After Mark Cavendish won stage 4 of the 2021 Tour de France, he signed a plaque in Fougères, the finishing town. With a white marker pen, he scribbled out the number of stage wins next to his name, and replaced it with the number 31, signifying the addition to his tally that many of us thought would never come. He then signed his name, and next to it wrote: “always believe”.
Since then, the Manxman has increased his tally to 34, equalling the record of the great Eddy Merckx. The four stage wins he's had in the Tour so far this year have truly transcended the sport. In a year where fans the world over are limping awkwardly back into normal life from a global pandemic, there’s something that truly captures the zeitgeist around Cavendish's wins.
When Cavendish stopped winning stages of the Tour de France a few years ago, it took some adjustment to a world where he wasn’t always the rider stretching out ahead of the peloton on every bunch sprint. Cav’s success became the norm: if he won, we expected it, if he didn’t, then there was a story. His wins this year are beginning to hark back to those days.
He’s winning with such convincing margins, so much more speed than his competitors, and of course, back in his signature green skinsuit. It feels like we are watching a vintage Mark Cavendish, his sprinting looking almost identical to when he won in his HTC Highroad team colours all those years ago. These sprints have certainly been the fairytale ending we all hoped for.
A young Mark Cavendish taking his first Tour de France stage win in Châteauroux 2008, where he won on stage 6 this year. Photo: Pascal Pavani/AFP via Getty
Screenwriters would have struggled to write a more apt and emotional comeback than the one we’re seeing unfold at the Tour. Cavendish’s very first win, as a fresh-faced 23-year-old riding for Team Columbia, was in Châteauroux, where he won his 32nd stage last week. He’s won before in Fougères too, and years later he still shows the same gusto and enthusiasm on the very same sprint finish. The only difference is that this time, Mark Cavendish has felt what it’s like to not be able to win. He’s been there, at the back of the peloton, struggling to hold the wheel in front, he’s been at home watching on the TV, not making his team’s selection. While it looks like this is the gutsy sprinter of old, there’s something different about Cav and the public’s reaction to him.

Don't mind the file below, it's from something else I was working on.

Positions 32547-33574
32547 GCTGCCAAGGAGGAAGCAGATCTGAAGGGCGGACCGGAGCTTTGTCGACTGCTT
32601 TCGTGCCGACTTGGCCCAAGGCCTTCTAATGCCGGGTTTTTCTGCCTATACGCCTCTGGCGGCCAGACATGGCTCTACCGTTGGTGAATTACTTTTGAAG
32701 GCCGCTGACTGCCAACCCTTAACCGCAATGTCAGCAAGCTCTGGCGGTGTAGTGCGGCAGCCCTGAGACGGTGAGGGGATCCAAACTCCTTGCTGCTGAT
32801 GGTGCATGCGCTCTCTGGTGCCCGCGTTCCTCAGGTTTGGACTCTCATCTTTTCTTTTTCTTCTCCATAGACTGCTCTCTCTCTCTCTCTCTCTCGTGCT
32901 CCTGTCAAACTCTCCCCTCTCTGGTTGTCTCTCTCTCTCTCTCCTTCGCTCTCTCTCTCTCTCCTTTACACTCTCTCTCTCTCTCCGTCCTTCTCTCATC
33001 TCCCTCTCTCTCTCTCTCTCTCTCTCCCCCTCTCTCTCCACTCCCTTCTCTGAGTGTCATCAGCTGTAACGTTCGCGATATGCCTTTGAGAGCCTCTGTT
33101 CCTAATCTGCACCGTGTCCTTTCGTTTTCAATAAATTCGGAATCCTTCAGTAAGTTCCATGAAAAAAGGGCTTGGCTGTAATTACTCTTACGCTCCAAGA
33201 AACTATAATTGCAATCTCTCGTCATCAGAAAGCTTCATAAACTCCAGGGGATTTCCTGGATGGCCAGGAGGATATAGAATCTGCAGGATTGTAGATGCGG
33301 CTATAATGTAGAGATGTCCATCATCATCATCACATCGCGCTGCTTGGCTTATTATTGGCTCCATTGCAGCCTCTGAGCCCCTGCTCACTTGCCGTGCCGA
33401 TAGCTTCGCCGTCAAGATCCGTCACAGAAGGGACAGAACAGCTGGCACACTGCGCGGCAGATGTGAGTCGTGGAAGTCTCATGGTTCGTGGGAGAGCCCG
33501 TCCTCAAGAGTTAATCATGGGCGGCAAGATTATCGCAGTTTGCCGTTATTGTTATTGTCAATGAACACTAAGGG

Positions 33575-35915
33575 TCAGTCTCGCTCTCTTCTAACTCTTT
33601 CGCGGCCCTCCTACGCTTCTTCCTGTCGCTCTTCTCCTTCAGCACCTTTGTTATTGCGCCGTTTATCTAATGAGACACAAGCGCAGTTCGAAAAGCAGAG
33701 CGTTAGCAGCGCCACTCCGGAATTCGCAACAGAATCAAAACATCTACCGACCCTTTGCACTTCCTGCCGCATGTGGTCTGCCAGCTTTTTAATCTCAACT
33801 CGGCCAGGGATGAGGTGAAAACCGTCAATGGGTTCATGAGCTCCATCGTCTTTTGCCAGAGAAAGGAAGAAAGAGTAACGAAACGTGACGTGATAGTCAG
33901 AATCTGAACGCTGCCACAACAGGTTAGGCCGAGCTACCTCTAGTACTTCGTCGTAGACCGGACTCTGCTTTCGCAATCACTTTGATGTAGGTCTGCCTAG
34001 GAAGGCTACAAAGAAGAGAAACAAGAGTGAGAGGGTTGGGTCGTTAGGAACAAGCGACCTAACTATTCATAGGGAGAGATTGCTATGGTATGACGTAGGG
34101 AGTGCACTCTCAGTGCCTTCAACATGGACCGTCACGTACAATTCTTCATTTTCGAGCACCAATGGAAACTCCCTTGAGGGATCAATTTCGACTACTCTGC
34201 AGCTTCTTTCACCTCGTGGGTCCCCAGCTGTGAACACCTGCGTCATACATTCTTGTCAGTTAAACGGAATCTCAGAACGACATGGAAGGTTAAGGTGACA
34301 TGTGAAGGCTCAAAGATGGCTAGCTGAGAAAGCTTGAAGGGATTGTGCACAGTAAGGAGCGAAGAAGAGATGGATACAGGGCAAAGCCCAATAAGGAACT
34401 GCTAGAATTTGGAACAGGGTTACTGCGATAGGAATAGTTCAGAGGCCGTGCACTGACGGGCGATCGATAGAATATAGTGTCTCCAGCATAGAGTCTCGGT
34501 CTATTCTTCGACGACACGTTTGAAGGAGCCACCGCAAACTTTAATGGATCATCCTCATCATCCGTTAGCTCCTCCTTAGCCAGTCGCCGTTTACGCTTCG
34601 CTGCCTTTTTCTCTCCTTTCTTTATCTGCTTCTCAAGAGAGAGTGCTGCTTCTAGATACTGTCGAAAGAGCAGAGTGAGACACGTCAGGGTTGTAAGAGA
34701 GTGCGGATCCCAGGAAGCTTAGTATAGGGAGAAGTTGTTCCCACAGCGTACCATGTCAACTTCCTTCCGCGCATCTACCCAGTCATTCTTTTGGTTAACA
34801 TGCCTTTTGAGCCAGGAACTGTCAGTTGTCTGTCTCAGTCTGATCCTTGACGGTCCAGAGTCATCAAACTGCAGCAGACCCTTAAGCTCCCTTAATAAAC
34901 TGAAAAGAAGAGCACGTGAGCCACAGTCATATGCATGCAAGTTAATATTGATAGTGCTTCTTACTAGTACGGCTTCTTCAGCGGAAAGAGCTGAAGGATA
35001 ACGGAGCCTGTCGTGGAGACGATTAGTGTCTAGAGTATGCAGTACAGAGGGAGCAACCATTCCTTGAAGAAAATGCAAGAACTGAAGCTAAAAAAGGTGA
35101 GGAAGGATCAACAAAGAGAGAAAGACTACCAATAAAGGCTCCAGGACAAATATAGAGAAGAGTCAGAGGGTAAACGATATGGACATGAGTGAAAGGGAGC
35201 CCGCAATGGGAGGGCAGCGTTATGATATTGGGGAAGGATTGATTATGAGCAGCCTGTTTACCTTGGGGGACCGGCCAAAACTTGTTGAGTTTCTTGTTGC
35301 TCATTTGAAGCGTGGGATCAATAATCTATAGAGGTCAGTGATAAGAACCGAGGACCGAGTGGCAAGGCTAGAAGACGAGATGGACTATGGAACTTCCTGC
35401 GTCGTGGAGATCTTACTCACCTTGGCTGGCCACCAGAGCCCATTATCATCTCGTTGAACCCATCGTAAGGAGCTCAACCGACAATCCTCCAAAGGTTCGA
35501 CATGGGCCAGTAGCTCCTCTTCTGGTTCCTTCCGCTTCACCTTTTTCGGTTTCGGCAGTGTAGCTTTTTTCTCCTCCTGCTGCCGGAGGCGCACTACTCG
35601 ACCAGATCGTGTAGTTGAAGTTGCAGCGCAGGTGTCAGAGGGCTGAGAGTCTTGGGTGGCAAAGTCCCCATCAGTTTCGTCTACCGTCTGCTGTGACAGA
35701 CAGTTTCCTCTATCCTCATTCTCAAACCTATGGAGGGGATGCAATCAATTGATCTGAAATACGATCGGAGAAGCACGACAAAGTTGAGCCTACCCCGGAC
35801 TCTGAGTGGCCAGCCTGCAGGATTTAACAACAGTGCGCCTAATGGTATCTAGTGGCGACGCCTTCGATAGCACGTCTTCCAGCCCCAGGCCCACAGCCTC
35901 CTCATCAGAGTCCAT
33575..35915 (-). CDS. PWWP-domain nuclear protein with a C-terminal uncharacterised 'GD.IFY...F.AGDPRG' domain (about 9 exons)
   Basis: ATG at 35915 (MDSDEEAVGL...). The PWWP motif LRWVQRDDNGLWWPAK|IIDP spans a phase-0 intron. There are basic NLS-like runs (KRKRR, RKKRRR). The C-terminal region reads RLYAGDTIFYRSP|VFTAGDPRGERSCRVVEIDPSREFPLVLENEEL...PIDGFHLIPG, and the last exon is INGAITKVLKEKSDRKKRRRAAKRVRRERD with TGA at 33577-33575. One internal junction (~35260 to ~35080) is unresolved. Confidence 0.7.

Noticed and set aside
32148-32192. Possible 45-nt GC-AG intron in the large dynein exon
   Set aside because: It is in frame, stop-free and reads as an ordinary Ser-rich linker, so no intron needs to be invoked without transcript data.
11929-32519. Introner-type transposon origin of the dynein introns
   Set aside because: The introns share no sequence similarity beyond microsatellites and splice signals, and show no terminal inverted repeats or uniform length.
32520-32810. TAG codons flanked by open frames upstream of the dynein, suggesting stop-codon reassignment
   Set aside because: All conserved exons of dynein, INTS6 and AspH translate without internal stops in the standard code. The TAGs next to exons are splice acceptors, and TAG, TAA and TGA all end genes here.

Perhaps this is most simply put into perspective when looking at the posts on social media by other riders, notably Chris Froome. In June of 2019, the British rider was in intensive care with multiple fractures after hitting a wall on a training ride. At this point, he was targeting another Tour de France victory. It’s taking Froome some time to come back to his best, he’s been subject to naysayers doubting his form, arguing that he’ll never return to the days of dominating mountain stages in the yellow jersey.
After Cavendish took his win in Fougères, Froome sent a tweet: “So awesome seeing Mark Cavendish prove the doubters wrong today.” Like Froome, Mark Cavendish was constantly told he was past his best, to the point of being mocked in the media for not being able to contest finishes or complete mountain stages. Today he has, once again, proven the critics wrong, brushing off years of negativity with a series stunning sprints, yet in his tearful post-race interviews seems more human than ever before.
Photo: Guillaume Horcajuelo/AFP via Getty Images
His 30 stage wins came in such quick succession that it became easy to take them for granted. Number 31, number 32, number 33 and number 34, those no one believed he would get, are the sweetest of them all, for riders and fans alike. Cavendish’s wins have highlighted how much we need sport and the Tour de France, and how much it can mean to people.
If a few months ago we speculated that Cavendish could take a record-breaking 35th stage win on the Champs-Élysées, clad in the green jersey, it would have seemed ludicrous. Today, we can dare to dream of that moment – one that could truly stand out in the history of the sport. I'm sure Cav believes he can do it, and we believe it too.